4. The Dalai Lama (1,640,000 hits)

Uniquely on our list of Buddhist celebs, His Holiness is a Buddhist first and celebrity second. He may not croon into a mike or emote on a sound-set, but the Dalai Lama can certainly pack (and wow) an auditorium, and stars like Richard Gere and Keanu Reeves are eager to share the stage with the supreme head of Tibetan Buddhism, leader of the Tibetan Government in Exile, and incarnation of the Bodhisattva Avalokiteshvara.

And top marks for length of practice: His Holiness is currently in his 14th documented incarnation as a lama, easily beating our other celebs who have at best only one lifetime of practice each — although admittedly in His Holiness’s sixth incarnation he refused to become a monk and spent much of his time chasing the ladies (ah, those youthful indiscretions!). The Dalai Lama also gets top marks for modesty: His Holiness describes himself as being “a simple Buddhist monk.”

His Holiness says, “Many of our problems stem from attitudes like putting ourselves first at all costs. I know from my own experience that it is possible to change these attitudes and improve the human mind.”

Well, we can only say that we’re sure that in his next lifetime His Holiness will at least make the top three.

3. Tina Turner (1,710,000 hits)

The “Queen of Rock and Roll” has an instantly recognizable voice, a career dating back to 1960, unbelievable legs, and a serious Buddhist practice. As shown in the biopic What’s Love Got to Do With It, it was Turner’s Buddhist practice that gave her the strength to leave her abusive marriage to Ike Turner in the 70’s, which in turn made her an icon for abused women everywhere. Turner is another practitioner of Nichiren Buddhism and famously chanted Nam Moho Rengye Kyo on Larry King Live (see video, below).

Turner said: “I had to teach myself because I didn’t have the freedom to go to actually go to meetings or for people to come to me … and it changed my life.”

2. Orlando Bloom (3,710,000 hits)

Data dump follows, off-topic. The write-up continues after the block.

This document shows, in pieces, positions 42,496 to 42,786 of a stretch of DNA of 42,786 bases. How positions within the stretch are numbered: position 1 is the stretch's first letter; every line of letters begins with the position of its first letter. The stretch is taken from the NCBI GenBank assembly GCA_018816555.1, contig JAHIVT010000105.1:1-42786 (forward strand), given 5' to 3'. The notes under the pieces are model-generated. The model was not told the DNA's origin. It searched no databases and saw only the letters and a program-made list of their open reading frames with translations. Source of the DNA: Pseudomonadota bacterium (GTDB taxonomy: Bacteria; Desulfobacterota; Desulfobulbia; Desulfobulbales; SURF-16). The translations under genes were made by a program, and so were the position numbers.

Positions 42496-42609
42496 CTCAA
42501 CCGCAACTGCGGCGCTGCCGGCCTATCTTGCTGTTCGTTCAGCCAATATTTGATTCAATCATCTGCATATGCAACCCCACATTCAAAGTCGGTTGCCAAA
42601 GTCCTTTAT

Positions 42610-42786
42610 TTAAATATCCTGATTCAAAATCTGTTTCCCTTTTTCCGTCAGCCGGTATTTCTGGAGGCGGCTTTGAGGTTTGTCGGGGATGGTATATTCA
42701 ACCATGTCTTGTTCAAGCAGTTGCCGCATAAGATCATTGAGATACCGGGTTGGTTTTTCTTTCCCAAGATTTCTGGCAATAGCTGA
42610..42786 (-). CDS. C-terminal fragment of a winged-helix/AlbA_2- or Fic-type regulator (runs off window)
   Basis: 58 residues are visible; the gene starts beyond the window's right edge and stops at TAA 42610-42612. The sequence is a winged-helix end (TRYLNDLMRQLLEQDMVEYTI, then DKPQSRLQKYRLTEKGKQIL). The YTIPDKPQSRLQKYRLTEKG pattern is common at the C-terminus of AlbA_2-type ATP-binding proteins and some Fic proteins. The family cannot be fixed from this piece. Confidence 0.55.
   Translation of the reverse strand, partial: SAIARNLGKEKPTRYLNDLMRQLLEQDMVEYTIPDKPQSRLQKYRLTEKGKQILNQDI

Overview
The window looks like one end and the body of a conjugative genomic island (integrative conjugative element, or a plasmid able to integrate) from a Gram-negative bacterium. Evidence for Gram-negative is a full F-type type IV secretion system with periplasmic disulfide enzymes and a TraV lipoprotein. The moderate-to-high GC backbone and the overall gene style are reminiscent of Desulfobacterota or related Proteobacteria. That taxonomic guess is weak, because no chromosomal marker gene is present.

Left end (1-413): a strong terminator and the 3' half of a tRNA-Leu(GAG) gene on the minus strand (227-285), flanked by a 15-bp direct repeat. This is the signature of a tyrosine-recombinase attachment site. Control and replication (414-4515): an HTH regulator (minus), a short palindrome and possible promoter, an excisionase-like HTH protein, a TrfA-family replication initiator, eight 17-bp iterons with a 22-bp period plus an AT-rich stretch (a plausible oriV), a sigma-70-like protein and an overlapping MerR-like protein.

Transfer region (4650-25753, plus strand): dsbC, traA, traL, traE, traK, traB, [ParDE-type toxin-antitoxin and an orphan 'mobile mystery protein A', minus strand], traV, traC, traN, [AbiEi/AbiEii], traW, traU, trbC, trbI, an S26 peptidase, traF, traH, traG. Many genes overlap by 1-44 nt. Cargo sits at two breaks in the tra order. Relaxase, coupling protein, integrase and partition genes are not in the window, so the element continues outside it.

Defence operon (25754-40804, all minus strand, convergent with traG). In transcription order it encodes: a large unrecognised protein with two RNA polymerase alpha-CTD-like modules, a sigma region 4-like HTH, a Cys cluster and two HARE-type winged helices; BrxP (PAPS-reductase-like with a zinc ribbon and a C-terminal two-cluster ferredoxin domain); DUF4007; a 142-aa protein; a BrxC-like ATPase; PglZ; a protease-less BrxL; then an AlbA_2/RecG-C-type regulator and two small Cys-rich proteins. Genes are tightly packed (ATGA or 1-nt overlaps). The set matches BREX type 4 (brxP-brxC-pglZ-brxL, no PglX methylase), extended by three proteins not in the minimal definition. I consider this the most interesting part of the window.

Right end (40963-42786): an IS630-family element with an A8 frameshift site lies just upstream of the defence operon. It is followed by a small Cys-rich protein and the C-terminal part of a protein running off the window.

The dashing star of The Lord of the Rings and Pirates of the Caribbean turned to Buddhist practice because “The philosophies behind it are very current today and are a way of finding some sort of peace,” but also because it helped keep him from the self-destructive path he was always in danger of carving out for himself.

Bloom stresses that his Nichiren practice is very practical: “The philosophy that I’ve embraced isn’t about sitting under a tree and studying my navel, it’s about studying what is going on in my daily life and using that as fuel to go and live a bigger life.”

We wish Orlando well as he swashbuckles his way to Full and Perfect Enlightenment.

1. Tiger Woods (5,850,000 hits)

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Yes, with close to six million hits on Google he’s bigger than Richard Gere, more popular even than the Dalai Lama. Maybe even God. But then one prophet did foretell, “Tiger will do more than any other man in history to change the course of humanity … He is the Chosen One.” (That was Earl, Tiger’s dad). And another seer spake thus: “He can hold everyone together. He is the Universal Child.” (Yes, that was Koltida, his mom).

And in case you think that quasi-religious adoration of Tiger is limited to his doting parents, here’s Michael Jordan’s take: “I really do believe he was put here for a bigger reason than just to play golf. I don’t think that he is a god, but I do believe that he was sent by one.”

Despite these accolades, we’re not entirely sure whether to regard Tiger as a Buddhist. He’s said, “I believe in Buddhism … not every aspect, but most of it. So I take bits and pieces,” which could make him sounds like a dilettante, but then even the Dalai Lama has expressed similar sentiments so we’re giving Tiger the benefit of the doubt.

Woods has also said, “I don’t practice Buddhism on a day-to-day basis, just when I feel like it.” So on the bad side he’s not a consistent practitioner, while on the good side he does practice. Again, that counts him in. That practice and background (mom Koltida is a Thai Buddhist) have helped Tiger become the almost inscrutably equanimous player he’s become: “Buddhism has been a major role in my life. It has given me an inner peace and calmness that I think I wouldn’t have achieved at such an early age.”

In 1996 Tiger and his father launched the Tiger Woods Foundation, which through personal enrichment programs, scholarships, direct grants, junior golf teams and the new Tiger Woods Learning Center, is helping millions of children reach their dreams. Tiger takes his status as a youth role model seriously: “I am not trying to preach to them that this is ‘a sport for you.’ I’m saying, ‘This is an opportunity for you to grow as a person.’ I think that is what really matters.”

So there we have it. Tiger Woods — Guru of Golf, Zen master of the fairway, first prophet of putting, dare we say even “demigod of the green” — is the world’s most famous celebrity Buddhist. More power to your putting, Tiger — and to your practice.